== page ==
Dennis Stratmann looks out at his green cornfields, which are lagging about 10 to 12 days behind normal in maturity this summer. “We are going to need a later than normal frost this fall,” says the Hartley, Iowa farmer. “We planted corn and soybeans later than usual due to the wet spring, and they just can’t catch up to where they should be in maturity for this time of year.”
Rainfall across most of Iowa last week was very welcome. USDA’s weekly statewide crop conditions survey as of Aug. 25 shows soil moisture is 75% adequate for most of the state, and 2% is surplus. Only 20% of Iowa is running a little short of normal for subsoil moisture supply.
"Recent temperatures have been cooler than normal," says Mike Naig, Iowa secretary of agriculture. "The good news is the initial fall weather outlook from the National Weather Service suggests warmer-than-normal temperatures in September, October and November, which will benefit farmers during harvest."
While 65% of Iowa’s corn is rated good to excellent, and 62% of the beans are enjoying that favorable rating, the U.S. crop isn’t doing as well. The overall condition of the nation’s corn crop for 2019 is now rated 57% good to excellent, slightly above the 56% of a week ago and below the 68% of a year ago. The U.S. soybean crop is rated 55% good to excellent, compared to 53% a week ago and 66% a year ago.
The complete weekly Iowa Crop Progress and Condition Report is available on USDA’s site at nass.usda.gov/ia.
Rain across most of Iowa improved dry soil conditions during the week ending Aug. 25, according to USDA’s National Ag Statistics Service. Statewide, there were 5 days suitable for fieldwork. Reporters throughout Iowa mentioned the need for warmer weather as cooler-than-normal temperatures have slowed crop development. Fieldwork activities included spraying fungicides and insecticides on late planted crops and harvesting hay.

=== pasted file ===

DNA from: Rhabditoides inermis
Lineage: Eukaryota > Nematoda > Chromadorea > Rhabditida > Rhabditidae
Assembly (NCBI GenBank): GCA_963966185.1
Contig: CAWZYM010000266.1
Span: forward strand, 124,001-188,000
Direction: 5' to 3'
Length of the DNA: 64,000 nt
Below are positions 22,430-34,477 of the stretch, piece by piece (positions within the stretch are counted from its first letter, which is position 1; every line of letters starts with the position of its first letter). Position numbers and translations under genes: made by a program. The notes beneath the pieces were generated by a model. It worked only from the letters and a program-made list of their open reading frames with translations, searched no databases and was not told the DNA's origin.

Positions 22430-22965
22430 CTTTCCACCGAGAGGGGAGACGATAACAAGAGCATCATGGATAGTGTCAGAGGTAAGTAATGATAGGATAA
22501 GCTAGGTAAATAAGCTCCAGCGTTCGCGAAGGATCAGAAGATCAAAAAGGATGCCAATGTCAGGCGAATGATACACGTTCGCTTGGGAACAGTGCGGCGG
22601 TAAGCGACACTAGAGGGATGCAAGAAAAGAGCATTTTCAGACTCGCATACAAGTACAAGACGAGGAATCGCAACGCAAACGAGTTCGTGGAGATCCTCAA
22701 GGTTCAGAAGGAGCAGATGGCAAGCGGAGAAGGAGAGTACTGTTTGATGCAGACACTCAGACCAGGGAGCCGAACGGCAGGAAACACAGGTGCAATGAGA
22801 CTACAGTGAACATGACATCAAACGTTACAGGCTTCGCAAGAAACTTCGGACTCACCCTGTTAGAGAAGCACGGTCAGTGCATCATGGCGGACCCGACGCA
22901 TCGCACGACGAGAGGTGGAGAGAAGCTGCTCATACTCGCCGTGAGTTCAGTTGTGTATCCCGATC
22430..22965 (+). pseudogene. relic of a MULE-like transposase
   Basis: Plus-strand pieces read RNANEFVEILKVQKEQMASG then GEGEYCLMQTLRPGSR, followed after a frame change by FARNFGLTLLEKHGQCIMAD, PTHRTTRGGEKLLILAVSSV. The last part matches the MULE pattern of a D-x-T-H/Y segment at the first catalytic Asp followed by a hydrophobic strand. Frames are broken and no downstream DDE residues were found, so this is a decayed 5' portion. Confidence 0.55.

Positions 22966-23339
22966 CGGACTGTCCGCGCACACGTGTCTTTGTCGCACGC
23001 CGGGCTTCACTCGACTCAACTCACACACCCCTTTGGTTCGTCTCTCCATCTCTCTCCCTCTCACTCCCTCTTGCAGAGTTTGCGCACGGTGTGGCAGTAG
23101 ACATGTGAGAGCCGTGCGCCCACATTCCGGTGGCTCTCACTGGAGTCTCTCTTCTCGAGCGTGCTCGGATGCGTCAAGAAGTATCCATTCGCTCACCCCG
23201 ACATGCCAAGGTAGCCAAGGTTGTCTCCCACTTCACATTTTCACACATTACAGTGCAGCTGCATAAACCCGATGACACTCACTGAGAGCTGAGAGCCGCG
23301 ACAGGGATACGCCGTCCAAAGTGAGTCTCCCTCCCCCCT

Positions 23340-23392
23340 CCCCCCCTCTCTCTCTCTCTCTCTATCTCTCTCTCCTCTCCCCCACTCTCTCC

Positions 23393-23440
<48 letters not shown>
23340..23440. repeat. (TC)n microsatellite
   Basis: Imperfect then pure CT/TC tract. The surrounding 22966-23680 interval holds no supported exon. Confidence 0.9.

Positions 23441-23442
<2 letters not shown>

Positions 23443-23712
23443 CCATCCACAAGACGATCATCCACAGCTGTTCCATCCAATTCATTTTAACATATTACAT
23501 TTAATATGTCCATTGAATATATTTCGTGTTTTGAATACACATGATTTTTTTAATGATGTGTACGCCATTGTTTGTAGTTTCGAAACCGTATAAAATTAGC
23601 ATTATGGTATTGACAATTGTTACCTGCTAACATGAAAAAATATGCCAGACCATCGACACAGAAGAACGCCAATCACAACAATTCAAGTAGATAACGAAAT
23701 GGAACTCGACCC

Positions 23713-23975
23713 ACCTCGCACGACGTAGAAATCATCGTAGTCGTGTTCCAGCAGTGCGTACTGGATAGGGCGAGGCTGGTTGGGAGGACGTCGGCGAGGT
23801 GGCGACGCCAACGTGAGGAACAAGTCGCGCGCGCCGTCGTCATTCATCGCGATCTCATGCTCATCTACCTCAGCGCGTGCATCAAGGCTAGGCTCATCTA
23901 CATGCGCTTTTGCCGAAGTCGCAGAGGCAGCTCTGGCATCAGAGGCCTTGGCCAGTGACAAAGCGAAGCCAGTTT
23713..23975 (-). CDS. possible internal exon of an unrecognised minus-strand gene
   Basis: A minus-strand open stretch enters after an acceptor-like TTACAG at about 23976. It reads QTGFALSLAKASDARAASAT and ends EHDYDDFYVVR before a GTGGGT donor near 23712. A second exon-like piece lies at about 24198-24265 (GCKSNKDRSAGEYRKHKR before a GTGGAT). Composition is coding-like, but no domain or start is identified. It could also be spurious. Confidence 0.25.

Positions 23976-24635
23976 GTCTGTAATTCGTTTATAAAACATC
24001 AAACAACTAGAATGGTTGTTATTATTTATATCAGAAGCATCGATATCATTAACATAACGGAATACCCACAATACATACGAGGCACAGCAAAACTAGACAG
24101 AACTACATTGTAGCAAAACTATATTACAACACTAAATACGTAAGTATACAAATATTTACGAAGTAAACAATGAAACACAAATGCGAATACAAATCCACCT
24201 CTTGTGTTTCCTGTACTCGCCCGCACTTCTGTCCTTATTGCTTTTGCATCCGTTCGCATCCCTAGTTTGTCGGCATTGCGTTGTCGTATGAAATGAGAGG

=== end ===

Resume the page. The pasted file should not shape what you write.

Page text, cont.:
Topsoil moisture condition rated 3% very short, 20% short, 75% adequate and 2% surplus. Northwest Iowa was the only district where topsoil moisture condition became drier this past week. Subsoil moisture condition was rated 4% very short, 20% short, 74% adequate and 2% surplus.
The survey shows 76% of Iowa’s corn crop has reached the dough stage, 11 days behind last year and 9 days behind the 5-year average. And 21% of the crop has reached the dented stage two weeks behind last year and 9 days behind average. Corn condition is rated 65% good to excellent.
Nearly all the soybean crop has started to bloom at 96% statewide, 11 days behind average. And 84% of the crop has started setting pods, 17 days behind last year and 12 days behind average. Soybean condition is rated 62% good to excellent.
The third cutting of alfalfa hay reached 49% complete, 11 days behind average. Hay condition is rated 57% good to excellent. Pasture condition improved slightly for the first time in 7 weeks and is rated 44% good to excellent. There were no reported livestock issues this past week.
Weekly Weather Summary
Wetter-than-average conditions continued across central and southern Iowa during the week that ended Aug. 25. Locations in northeast Iowa were drier, with rainfall deficits up to and slightly over an inch. Unseasonable coolness also persisted, with temperatures reaching 5 degrees below average across parts of Iowa. The statewide average temperature was 68.5 degrees, 3.1 degrees below normal.